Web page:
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With 3 Dissents, Justices Won't Hear Black Inmate Jury Race Bias Case

Three liberal Supreme Court justices dissented from the majority's decision not to review the case of a Black man who accused racially biased jurors of sentencing him to death, reports Courthouse News Service. "By failing to challenge, or even question, jurors who were hostile to interracial marriage in a capital case involving that explosive topic, [Andre] Thomas’ counsel performed well below an objective standard of reasonableness," Justice Sonia Sotomayor wrote. Thomas was charged with capital murder in Texas for killing his estranged wife, their child, and his wife's child from a previous relationship in 2005. He removed their hearts because he believed it would “set them free from evil,” and then, after stabbing himself, Thomas turned himself in and confessed. Thomas pleaded not guilty by reason of insanity. While awaiting trial, he removed one of his own eyeballs before removing the other years later. Though the state agreed that Thomas was psychotic during his offense, it prevailed in arguing that “his psychosis was voluntarily induced" by ingesting cough medicine before the murders. Thomas was sentenced to death in the nation's leading state for inmate executions.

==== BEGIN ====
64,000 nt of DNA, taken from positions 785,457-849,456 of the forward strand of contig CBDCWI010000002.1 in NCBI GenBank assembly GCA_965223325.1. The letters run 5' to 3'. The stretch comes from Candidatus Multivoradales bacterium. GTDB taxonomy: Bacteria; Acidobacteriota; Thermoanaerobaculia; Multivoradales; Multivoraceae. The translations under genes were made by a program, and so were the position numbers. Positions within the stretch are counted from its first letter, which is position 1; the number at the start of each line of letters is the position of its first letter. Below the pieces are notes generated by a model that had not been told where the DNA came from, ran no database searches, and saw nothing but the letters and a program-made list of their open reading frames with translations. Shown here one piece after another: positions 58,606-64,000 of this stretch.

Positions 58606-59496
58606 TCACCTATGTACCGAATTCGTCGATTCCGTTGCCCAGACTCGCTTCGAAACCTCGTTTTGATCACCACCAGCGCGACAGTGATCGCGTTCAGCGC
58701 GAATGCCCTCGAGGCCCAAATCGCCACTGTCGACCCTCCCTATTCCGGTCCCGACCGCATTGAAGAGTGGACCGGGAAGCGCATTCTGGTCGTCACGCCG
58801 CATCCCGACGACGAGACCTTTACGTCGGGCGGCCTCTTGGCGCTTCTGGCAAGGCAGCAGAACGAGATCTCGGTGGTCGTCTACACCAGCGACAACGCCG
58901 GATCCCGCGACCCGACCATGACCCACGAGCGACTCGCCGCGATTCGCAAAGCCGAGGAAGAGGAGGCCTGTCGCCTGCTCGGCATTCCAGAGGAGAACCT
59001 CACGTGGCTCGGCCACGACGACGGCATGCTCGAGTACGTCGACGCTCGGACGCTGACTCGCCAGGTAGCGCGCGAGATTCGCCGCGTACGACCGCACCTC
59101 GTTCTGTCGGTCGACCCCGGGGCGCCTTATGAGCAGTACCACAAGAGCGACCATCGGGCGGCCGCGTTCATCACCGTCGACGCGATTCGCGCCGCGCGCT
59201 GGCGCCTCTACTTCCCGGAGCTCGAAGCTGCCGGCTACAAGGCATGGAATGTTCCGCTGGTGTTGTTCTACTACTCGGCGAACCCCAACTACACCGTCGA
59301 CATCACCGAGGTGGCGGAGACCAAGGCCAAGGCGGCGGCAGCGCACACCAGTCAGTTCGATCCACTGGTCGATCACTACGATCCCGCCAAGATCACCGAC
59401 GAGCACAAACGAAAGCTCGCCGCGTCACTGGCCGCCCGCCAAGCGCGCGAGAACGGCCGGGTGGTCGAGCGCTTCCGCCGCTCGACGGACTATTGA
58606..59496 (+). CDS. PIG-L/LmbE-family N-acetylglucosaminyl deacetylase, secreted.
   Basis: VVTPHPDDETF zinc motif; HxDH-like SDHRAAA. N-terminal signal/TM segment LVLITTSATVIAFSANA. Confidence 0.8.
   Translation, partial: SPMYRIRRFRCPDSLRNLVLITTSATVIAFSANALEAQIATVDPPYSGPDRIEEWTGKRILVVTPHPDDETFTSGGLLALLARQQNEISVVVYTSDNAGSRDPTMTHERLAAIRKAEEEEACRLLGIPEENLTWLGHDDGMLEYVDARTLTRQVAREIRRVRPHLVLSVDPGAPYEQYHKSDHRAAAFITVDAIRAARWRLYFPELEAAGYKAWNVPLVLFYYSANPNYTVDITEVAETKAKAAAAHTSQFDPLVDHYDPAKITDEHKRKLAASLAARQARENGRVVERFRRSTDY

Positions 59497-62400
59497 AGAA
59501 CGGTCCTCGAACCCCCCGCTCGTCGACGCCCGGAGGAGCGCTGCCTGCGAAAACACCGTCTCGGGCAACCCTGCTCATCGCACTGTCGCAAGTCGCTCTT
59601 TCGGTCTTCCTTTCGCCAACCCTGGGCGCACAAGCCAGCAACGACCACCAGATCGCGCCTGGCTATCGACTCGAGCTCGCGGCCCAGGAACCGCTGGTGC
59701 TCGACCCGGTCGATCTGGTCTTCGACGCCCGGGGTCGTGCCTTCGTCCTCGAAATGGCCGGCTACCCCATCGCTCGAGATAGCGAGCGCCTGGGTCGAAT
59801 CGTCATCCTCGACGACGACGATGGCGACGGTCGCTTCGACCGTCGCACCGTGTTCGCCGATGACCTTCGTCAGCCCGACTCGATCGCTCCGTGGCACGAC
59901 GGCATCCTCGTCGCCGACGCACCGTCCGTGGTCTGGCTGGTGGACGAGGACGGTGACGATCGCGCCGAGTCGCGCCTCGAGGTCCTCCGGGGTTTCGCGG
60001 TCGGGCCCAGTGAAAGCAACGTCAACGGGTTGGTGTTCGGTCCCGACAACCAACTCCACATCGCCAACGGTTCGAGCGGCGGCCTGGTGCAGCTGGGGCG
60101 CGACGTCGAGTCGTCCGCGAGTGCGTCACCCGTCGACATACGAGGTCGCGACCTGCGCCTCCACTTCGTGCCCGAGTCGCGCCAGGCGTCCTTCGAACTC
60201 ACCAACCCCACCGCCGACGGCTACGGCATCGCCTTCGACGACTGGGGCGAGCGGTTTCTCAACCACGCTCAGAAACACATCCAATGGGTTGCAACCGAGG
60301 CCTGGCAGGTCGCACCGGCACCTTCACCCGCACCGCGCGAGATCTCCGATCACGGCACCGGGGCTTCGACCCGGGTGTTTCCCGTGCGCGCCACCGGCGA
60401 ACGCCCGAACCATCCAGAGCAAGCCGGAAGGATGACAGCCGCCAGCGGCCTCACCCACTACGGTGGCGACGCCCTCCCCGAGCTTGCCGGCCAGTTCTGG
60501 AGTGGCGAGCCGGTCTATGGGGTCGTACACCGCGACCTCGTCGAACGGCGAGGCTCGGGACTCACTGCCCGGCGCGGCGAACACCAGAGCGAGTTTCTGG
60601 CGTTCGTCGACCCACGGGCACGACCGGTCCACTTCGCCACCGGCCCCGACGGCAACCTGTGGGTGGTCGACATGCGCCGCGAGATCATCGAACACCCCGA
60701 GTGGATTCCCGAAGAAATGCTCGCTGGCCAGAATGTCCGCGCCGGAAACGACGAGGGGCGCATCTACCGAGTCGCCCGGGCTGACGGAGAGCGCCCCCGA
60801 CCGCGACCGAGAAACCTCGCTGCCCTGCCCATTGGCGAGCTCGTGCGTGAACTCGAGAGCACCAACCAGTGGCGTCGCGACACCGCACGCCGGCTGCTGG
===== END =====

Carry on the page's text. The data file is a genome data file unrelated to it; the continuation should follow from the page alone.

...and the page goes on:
On appeal, he argued he was denied the right to a fair trial because his fate was decided by an all-white jury, three of whom expressed firm opposition to interracial marriage and procreation in their juror questionnaires. The Supreme Court's majority rejected his case without explanation Tuesday Sotomayor's dissent was joined by Elena Kagan and Justice Ketanji Brown Jackson. The only three justices appointed by Democratic presidents found that "as we have often recognized, seating even one biased juror infringes on a criminal defendant’s Sixth Amendment right. Whether Thomas’ psychological disturbances explain or in any way excuse his commission of murder, however, is beside the point. No jury deciding whether to recommend a death sentence should be tainted by potential racial biases that could infect its deliberations or decision, particularly where the case involved an interracial crime." Because Thomas is Black, his wife was white and their son was biracial, the prospective jurors were asked about their views on people of different racial backgrounds marrying and/or having children. One juror “vigorously oppose[d]” interracial marriage. Two other jurors answered that they too opposed interracial marriage. One explained that it is “harmful for the children involved because they do not have a specific race to belong to," while the other wrote, "I think we should stay with our bloodline."

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